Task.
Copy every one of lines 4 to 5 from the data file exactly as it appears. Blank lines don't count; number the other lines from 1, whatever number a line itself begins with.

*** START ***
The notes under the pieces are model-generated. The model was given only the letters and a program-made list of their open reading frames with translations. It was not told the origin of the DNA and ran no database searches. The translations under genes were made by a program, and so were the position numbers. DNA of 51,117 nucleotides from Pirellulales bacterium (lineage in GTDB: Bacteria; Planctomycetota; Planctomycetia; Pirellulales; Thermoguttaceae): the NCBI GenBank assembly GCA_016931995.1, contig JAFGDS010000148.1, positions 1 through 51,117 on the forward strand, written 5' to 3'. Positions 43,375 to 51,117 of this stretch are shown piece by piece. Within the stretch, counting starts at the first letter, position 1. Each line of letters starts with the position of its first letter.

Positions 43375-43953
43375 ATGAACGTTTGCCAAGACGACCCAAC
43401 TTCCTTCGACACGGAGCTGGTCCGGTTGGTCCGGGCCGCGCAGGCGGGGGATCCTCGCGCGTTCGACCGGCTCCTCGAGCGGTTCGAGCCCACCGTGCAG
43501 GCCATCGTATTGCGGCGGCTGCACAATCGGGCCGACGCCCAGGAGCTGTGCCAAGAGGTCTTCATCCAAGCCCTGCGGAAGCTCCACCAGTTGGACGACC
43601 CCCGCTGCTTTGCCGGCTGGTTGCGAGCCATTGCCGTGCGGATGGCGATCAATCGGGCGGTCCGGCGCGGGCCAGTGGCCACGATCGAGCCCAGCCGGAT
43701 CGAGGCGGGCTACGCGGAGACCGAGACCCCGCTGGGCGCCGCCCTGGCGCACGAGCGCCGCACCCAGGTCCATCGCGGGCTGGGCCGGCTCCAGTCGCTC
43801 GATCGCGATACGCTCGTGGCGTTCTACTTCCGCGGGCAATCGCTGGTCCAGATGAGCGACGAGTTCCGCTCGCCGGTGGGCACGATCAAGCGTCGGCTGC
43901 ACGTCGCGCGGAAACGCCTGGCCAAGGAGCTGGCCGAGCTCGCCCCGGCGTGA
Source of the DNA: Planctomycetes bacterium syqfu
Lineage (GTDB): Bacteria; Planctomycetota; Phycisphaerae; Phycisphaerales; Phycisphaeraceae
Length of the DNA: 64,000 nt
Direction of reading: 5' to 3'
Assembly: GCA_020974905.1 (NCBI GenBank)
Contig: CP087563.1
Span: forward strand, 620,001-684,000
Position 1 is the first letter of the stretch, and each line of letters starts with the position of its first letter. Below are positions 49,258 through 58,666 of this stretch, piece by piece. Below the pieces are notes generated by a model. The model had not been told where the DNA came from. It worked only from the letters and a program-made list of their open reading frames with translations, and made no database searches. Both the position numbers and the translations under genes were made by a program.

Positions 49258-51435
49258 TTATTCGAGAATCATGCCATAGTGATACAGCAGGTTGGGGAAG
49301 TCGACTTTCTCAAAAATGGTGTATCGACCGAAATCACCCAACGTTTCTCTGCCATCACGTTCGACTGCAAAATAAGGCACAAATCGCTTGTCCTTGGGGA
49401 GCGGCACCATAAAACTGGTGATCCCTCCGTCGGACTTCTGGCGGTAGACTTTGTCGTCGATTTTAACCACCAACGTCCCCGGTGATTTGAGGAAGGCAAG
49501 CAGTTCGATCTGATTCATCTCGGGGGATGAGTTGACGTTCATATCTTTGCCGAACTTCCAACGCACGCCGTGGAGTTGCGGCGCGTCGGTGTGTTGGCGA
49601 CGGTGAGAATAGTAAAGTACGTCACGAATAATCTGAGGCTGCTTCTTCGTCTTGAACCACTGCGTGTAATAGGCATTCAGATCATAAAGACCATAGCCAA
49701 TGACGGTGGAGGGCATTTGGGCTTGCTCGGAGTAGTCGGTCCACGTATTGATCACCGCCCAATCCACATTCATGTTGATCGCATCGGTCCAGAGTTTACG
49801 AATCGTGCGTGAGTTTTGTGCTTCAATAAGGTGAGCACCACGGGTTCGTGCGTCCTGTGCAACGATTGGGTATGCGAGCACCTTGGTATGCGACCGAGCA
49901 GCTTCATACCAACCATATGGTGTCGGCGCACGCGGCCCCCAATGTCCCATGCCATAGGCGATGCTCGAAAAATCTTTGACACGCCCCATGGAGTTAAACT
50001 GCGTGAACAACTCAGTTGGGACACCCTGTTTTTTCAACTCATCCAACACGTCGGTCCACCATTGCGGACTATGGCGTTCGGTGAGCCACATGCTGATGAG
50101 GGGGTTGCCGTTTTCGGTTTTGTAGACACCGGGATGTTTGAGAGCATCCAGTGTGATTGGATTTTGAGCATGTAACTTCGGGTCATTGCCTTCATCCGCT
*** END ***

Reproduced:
43401 TTCCTTCGACACGGAGCTGGTCCGGTTGGTCCGGGCCGCGCAGGCGGGGGATCCTCGCGCGTTCGACCGGCTCCTCGAGCGGTTCGAGCCCACCGTGCAG
43501 GCCATCGTATTGCGGCGGCTGCACAATCGGGCCGACGCCCAGGAGCTGTGCCAAGAGGTCTTCATCCAAGCCCTGCGGAAGCTCCACCAGTTGGACGACC